To confirm that an ion has been implanted in the silicon, the region is fitted with electrodes to form a transistor channel, placed under a bias voltage. Then the implantation of a single ion -- even in a target area as large as two micrometers on a side (two millionths of a meter) -- can be detected as a change in the resistance of the channel current. Schenkel compares the current to electrons sliding down a hill; the presence of an implanted ion, he says, "is a bump in the way -- it impedes the electron flow."

Says Schenkel, "The method is so sensitive that single-ion hits can be detected at room temperature in a device as large as four square microns. Inside that region we can form numerous single-atom devices, each with dimensions less than 100 nanometers." Before making a specific transistor or other device, single-ion implantation can be "practiced" with atoms of a noble gas that do not dope the substrate. "We wait until the transistor settles down, then switch to the species we want."

Graphene Holds Promise For Spintronics

Graphene is a nanomaterial combining very simple atomic structure with intriguingly complex and largely unexplored physics. Since its first isolation about four years ago researchers suggested a large number of applications for this material in anticipation of future technological revolutions. In particular, graphene is considered as a potential candidate for replacing silicon in future electronic devices.

Theoretical physicists from the Swiss Federal Institute of Technology in Lausanne (EPFL) and Radboud University of Nijmegen (The Netherlands) performed a virtual crash-test of graphene as a material for future spintronic devices, possible components of future computers. The material successfully passed the test, although, with some reservations.

New European Initiative To Develop Spintonics Computing Devices

A major European initiative is underway to develop a new breed of faster, low-power computing devices based on the physical phenomenon of spintronics.Nanospin is a European Commission project bringing together eight academic and industrial collaborators to develop new types of spintronic nanoscale devices using ferromagnetic semiconductors. The University of Würzburg will co-ordinate the project.

The project will use gallium manganese arsenide, a ferromagnetic semiconductor that is well understood but only operates at extremely low temperatures, to prove the technology. The team hopes that the resulting technology will in the longer term work with room-temperature semiconductors.

Another collaborator in the project is Nottingham University, whose role is to supply and investigate suitable materials. Bryan Gallagher, professor of physics and a consultant for project industrial partner Hitachi Cambridge Laboratory, said: 'We grow perfect crystals monolayer-by-monolayer using molecular beam epitaxy. We deposit a set number of monolayers of one semiconductor, then more monolayers of another on top to make high-quality materials.'

The researchers believe the technology could take 10 years to come to market if a suitable room temperature semiconductor can be found, but they emphasis that spintronics is not the only technique being investigated.

Spin Hall effect detected at room temperature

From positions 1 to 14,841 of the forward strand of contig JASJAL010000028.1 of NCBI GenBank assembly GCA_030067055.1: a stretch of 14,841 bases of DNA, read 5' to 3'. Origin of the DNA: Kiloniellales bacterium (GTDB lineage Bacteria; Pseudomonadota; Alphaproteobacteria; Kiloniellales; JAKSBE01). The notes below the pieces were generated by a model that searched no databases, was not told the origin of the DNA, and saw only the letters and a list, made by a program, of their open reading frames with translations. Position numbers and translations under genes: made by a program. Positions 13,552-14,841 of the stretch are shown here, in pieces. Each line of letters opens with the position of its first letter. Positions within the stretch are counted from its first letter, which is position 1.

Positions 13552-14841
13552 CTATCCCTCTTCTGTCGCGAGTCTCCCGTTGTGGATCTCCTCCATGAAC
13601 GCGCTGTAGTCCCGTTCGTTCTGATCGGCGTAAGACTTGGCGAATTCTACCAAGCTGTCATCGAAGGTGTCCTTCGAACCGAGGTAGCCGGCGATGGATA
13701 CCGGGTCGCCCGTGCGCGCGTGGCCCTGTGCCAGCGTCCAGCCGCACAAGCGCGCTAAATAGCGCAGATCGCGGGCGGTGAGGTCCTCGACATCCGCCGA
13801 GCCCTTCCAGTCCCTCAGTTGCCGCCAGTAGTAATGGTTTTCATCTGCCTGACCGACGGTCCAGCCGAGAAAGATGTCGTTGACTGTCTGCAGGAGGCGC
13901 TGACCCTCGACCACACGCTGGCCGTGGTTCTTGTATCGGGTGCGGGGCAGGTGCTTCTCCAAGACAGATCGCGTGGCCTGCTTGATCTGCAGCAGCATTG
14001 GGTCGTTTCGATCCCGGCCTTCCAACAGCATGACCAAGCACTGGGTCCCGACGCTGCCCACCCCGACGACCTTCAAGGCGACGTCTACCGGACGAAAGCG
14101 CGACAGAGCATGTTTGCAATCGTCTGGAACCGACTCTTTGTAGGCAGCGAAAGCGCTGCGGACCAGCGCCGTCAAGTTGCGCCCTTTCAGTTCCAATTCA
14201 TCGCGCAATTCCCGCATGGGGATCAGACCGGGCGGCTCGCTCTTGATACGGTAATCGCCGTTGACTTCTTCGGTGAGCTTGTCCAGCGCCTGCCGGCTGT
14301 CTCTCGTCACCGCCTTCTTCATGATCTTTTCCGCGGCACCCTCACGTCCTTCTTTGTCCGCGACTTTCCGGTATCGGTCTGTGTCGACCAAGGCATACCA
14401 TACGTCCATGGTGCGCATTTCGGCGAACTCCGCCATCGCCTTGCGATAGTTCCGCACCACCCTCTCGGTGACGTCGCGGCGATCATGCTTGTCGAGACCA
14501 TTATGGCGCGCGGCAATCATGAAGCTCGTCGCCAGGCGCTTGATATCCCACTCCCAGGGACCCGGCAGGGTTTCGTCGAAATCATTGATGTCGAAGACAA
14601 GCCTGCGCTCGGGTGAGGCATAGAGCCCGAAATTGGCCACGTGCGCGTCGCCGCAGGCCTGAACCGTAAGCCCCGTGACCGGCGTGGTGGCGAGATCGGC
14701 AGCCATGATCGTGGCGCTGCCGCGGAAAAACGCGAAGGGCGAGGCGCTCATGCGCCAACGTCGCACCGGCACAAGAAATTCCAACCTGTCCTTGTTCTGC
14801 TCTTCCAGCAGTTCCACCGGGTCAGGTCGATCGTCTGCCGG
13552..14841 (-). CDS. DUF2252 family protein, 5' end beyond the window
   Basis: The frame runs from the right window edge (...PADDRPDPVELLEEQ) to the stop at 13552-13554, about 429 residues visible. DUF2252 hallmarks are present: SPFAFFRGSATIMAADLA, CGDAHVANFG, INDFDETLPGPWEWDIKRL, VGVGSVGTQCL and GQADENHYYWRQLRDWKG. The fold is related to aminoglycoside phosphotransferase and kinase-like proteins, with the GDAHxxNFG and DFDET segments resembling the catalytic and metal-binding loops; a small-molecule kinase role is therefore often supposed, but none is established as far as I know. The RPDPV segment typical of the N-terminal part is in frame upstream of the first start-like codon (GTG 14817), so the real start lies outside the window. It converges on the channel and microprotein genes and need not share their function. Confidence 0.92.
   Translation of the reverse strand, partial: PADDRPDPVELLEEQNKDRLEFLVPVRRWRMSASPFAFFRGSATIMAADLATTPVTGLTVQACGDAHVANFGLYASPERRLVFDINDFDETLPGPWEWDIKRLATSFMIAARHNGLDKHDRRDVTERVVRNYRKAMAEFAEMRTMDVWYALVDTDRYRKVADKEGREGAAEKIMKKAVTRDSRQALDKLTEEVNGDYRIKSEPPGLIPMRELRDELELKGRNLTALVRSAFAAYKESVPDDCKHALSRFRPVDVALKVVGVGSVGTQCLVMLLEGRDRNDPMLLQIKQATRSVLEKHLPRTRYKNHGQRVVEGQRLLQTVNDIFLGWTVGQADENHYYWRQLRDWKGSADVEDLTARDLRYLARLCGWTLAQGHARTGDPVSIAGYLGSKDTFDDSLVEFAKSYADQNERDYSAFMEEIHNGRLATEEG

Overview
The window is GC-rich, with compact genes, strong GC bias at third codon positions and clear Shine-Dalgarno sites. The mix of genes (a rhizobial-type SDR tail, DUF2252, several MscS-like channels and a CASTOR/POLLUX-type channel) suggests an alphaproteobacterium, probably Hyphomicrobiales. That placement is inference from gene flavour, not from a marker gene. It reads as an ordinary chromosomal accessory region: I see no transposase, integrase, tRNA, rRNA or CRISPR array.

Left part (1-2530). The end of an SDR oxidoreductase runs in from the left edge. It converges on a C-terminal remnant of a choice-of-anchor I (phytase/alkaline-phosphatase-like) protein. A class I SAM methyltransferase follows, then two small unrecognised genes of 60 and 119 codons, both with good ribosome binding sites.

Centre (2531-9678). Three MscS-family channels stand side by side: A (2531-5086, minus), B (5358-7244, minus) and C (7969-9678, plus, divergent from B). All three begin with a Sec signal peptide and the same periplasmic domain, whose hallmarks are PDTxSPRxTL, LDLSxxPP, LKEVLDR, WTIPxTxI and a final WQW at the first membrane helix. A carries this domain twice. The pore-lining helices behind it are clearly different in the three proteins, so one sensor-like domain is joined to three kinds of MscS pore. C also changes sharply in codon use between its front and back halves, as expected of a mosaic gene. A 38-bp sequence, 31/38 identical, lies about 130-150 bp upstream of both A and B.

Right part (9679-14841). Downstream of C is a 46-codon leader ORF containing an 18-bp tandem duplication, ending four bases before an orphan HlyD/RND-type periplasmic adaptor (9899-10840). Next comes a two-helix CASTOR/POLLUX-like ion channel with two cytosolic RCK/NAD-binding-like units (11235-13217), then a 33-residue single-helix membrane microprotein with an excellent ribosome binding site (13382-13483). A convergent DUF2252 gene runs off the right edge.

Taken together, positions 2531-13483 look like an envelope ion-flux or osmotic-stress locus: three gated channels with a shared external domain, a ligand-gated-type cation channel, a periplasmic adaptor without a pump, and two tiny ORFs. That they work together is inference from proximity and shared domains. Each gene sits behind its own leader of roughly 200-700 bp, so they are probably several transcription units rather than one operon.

Physicists in the US are the first to detect the spin Hall effect at room temperature, in what could be an important development in the quest for a practical source of spin-polarized electrons for spintronic devices.

David Awschalom and colleagues at the Center for Spintronics and Computation at the University of California, Santa Barbara observed the current-induced spin-polarization of electrons and the spin Hall effect in thin surface layers of ZnSe.

The 'spin Hall' is a spin current flowing in a transverse direction to the charge current in a non-magnetic material and in the absence of an applied magnetic field. The result is a measurable accumulation of “spin up” and “spin down” electrons at opposite edges of the conducting channel. 

Novel Magnetic Semiconductor Developed by MIT

Researchers at MIT's Francis Bitter Magnet Lab have developed a novel magnetic semiconductor that may greatly increase the computing power and flexibility of future electronic devices while dramatically reducing their power consumption.

The new material is a significant step forward in the field of spin-based electronics -- or "spintronics" -- where the spin state of electrons is exploited to carry, manipulate and store information. Conventional electronic circuits use only the charge state (current on or off) of an electron, but these tiny particles also have a spin direction (up or down).

The magnetic semiconductor material created by Moodera's team is indium oxide with a small amount of chromium added. It sits on top of a conventional silicon semiconductor, where it injects electrons of a given spin orientation into the semiconductor. The spin-polarized electrons then travel through the semiconductor and are read by a spin detector at the other end of the circuit.

Although the new material is promising in itself, Moodera says the real breakthrough is their demonstration that the material's magnetic behavior depends on defects, or missing atoms (vacancies), in a periodic arrangement of atoms. This cause-and-effect relationship was uncertain before, but Moodera's team was able to tune the material's magnetic behavior over a wide range by controlling defects at the atomic level.

"This is what has been missing all along," he says. "The beauty of it is that our work not only shows this magnetic semiconductor is real, but also technologically very useful."

The new material's ability to inject spin at room temperature and its compatibility with silicon make it particularly useful. Its optical transparency means it also could find applications in solar cells and touch panel circuitry, according to Moodera.